is an attractive person to the ladies; and visitors or dinner company, walking below. as it is thought expedient not to talk of an I hear them talk and laugh, but I feel no engagement which may be indefinite, our wish to join them. I seem as if I had said, friend has evidently some uneasy moments, Of laughter, it is folly; and of mirth, which lend a force to her contempt and what doeth it?" I remain still studying abhorrence of all unfeminine display of in- my book of arithmetic, and I close it someterest in his direction. These were the days times, and cannot help sighing for a little when defiance of propriety took the form of society.” The want of books oppresses German sentiment instead of the fastness her - a much more common ally to dulness of modern manners. We are led to sup- then than now. I declare," she writes pose, from the reflections we encounter at one time, “ I have never seen anything here, that in the higher middle-class so- in the shape of a modern publication since ciety of that day there was fully as much I have been in the house, except • A Trearoom for the strictures of thoughtful or tise on that very prevalent Disease, a Scald severe judges of manner as now, though it Head.' As famished people will prey on is common among us to attribute an out- garbage, I seized it with avidity, and acpouring of giddy disregard to old-fashioned tually read it through.” A good many proprieties as a special token of modern people nowadays may not read much more degeneracy. Very much excellent sense is than when Murray's Grammar, Meditations uttered in these pages, of which the follow- for the Aged, and Blair's Sermons, were ing sentence, worthy of Miss Edgeworth, the only books to be found in an elegant may be taken as a specimen. She is commend-drawing-room; but they secure an atınosing a sister “who has very strong affec- phere of books by subscribing to a library tions, but is quite free from that sort of and taking in a few serials. And it is passionate disposition which would make just this atmosphere that our poor friend in her ‘fall in love,' as the common phrase is the days we live in would have found it her If you observe the female characters that vocation to help in forming, instead of fall in your way, you will find that a wo- drearily conning her multiplication table. man of strong passions has always a cold Holding firm to her decision in spite of heart. I do not know if the rule is the Mr. Tempest's prophecies, she accepts a same with the other sex, but I have never new situation in the country, frankly ownseen an exception to it in my own. A wo-ing her regret that it is the country. “Yes, man of fiery passions is happily a monster, indeed, I do," she says to her romantic and she is invariably destitute of natural lover;. "I am not sufficiently enamoured affection.” Our friend in the solitude of of the banks of this romantic stream to wish her schoolroom might well be anxious on for nothing else. I like the human face dithis score for a lover in the world. What vine infinitely better. I daresay you are that solitude was, and the failure of all all amazement -shocked and disgusted. intellectual resource, is sometimes told I insist upon it that you believe, notwithwith a force which accounts to us for the standing, that I have just as much taste for unpleasing traits so often connected with the sublime and beautiful, and just as high the conventional governess.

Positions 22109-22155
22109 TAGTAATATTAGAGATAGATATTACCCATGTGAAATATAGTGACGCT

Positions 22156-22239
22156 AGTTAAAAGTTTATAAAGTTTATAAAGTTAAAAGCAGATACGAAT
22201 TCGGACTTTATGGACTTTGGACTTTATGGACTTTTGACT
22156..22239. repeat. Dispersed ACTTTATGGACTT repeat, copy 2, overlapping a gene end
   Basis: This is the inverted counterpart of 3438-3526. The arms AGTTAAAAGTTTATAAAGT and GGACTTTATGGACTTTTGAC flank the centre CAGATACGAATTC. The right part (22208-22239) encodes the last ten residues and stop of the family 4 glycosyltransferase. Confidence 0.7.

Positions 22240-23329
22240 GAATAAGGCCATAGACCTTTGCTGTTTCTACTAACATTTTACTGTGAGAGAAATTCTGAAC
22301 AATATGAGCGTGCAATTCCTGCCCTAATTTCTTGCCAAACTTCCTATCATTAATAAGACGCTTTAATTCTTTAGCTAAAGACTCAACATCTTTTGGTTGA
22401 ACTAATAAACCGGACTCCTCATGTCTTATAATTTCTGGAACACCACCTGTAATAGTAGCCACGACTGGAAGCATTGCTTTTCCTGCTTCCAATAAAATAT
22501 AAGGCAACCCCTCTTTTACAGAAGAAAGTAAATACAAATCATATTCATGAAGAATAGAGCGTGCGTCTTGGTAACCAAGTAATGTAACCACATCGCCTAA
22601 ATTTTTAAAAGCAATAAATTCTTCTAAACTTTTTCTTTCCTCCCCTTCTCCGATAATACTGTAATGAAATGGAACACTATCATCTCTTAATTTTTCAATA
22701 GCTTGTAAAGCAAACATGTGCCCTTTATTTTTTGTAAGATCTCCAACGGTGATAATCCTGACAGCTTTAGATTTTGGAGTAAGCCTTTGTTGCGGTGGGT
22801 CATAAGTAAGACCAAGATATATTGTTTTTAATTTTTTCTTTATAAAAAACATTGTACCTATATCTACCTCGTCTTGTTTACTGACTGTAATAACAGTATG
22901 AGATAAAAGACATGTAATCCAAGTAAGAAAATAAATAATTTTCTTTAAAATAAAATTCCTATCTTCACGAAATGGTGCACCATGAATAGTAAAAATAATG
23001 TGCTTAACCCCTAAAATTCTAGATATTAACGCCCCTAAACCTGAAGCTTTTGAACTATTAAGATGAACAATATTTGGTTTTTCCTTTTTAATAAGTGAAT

It is not a a relish for the beauties of nature, as you training to make woman amiable, especially your very self; and if I were independent, where there is no way out of the life visi- I should be just as sublime a character, and ble even to hope. “ I may talk upon paper,” sigh as much after green fields and shady she says, “but I am now many hours, I groves and falling floods; but being, as might almost say days, without hearing I am, kneaded into the common mass, the sound of my own voice. Who would obliged to conform to the humours and habtake me for the same Miss C., who at Bath its and tastes and caprices of everybody was not expected to be silent for five min- that I come near, not suffered even to think utes ?” Again: “ This has been a trying my own thoughts, I do confess that I had suinmer to me. I have not, it is true, had much rather see a variety of men and womy usual anxiety of seeking where to be, men than all the trees and floods and bills but I have tasted all the horrors of com- in the country.” plete solitude. We never go beyond the Here she finds a fairly happy refuge in a garden; and I have sometimes felt that I valley of Forges, but so far removed from should be afraid to go beyond its walls. the outer world and its interests that only The children are seldom with me except in the vicar and the curate furnish external exschool hours, and there is not one single citement. But there is a relaxation of human being with whom I can exchange a that rule of solitude which secludes the word like conversation.” At another time: governess of society proper. She is re“I sometimes see gay company, morning ceived with honour and estimated as a god